o   But what about a new member or one not very engaged? They certainly need more information and probably even a little coaxing.

o   I think it would help to consider that some members will want to show their supervisor or owner the notice to get approval for attending.  For that reason, information heavy on the education, networking and value. It seems like most meeting announcements are geared toward over-informing. Probably somewhere in the middle is the best compromise.
  •          Another good thought I found was to focus on what your organization provides that can’t be found on Google or other easy technological avenues. This makes a lot of sense to me. Google has changed the way we find everything including fertilizer rates, pesticide labels, you name it.
  •          And finally a few short and concise bullets of other useful items and tips:
o   Keep your messages short and concise – bite size
o   Use simple graphics in groupings
o   Tolerance for long text is very low – use text as if it is only being skimmed
o   Differentiate yourself – focus on your unique benefits
o   Track your email open rate and unsubscribe results
o   Email subject lines are important – keep short but informative
o   Keep in mind that a very large amount of messages are now read on phones and mobile devices – use templates

I hope you find some of this information as useful as I do. There are some very common sense pointers that can help chapters get their message to their members in an effective manner.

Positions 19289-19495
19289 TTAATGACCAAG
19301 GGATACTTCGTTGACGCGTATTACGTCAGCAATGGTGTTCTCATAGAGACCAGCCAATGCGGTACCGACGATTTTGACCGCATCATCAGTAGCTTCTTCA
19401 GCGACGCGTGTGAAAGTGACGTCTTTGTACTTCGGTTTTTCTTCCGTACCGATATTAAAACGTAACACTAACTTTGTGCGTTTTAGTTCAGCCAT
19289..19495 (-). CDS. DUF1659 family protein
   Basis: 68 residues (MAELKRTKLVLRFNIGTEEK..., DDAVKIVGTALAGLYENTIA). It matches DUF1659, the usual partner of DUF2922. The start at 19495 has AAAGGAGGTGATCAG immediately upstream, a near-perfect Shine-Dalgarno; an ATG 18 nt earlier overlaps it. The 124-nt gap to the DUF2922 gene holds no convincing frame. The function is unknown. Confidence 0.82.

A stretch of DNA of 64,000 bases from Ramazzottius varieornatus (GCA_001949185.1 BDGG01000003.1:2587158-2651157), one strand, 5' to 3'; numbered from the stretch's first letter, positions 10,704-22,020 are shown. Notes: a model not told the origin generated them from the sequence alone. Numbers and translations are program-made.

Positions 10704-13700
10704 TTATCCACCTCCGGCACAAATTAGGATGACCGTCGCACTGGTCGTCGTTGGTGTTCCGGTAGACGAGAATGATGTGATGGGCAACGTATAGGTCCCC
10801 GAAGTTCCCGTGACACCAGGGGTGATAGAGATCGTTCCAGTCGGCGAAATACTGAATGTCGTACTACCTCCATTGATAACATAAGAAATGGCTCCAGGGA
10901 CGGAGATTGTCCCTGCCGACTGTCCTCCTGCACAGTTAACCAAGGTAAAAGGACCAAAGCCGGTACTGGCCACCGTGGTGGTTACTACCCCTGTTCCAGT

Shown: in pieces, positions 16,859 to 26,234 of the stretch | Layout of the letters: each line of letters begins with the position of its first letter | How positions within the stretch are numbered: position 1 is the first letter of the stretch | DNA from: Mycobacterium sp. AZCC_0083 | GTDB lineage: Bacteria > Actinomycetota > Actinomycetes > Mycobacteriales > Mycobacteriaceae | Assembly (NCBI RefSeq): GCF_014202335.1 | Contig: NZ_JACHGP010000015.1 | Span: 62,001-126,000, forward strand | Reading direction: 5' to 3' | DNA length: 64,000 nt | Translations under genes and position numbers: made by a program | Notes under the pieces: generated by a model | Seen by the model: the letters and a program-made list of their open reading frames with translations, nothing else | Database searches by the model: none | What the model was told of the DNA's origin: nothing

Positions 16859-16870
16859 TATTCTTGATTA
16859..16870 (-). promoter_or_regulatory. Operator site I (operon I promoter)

Wednesday, January 4, 2017

Finish your race

Chances are that everyone reading this blog has been touched by cancer either personally or by someone very close to them. I think we all find inspiration through these very tough battles even though some of them don’t turn out the way we hope. I find inspiration every single day from my wonderful wife Carol who is a 16-year cancer survivor and, even more incredible, a 34-year survivor of me! She is my hero.

I also want to tell you about another inspiration of mine that has had a profound impact on my career and my life. Don Armstrong is a former golf course superintendent that I first met in March of 1980 when I went to work at Colonial Country Club in Fort Worth (at the age of 8…right?). I was right out of high school trying to figure out what I wanted to be when I grew up. He was the assistant superintendent at Colonial from 1978 – 1981 and went on to have an outstanding superintendent career that included returning as the superintendent at Colonial where he hosted the PGA Tour from 1982 – 1987. He has been in the golf course maintenance industry for 38 years and has been a golf course consultant with his company Golf Resources, Inc. since 1987. For five years in the 2000s, he had his own financial management company in Fort Worth. His advice and the example he has set for me as one of my professional role models has been an inspiration to me throughout my career. I ask his advice every time I see him even to this day.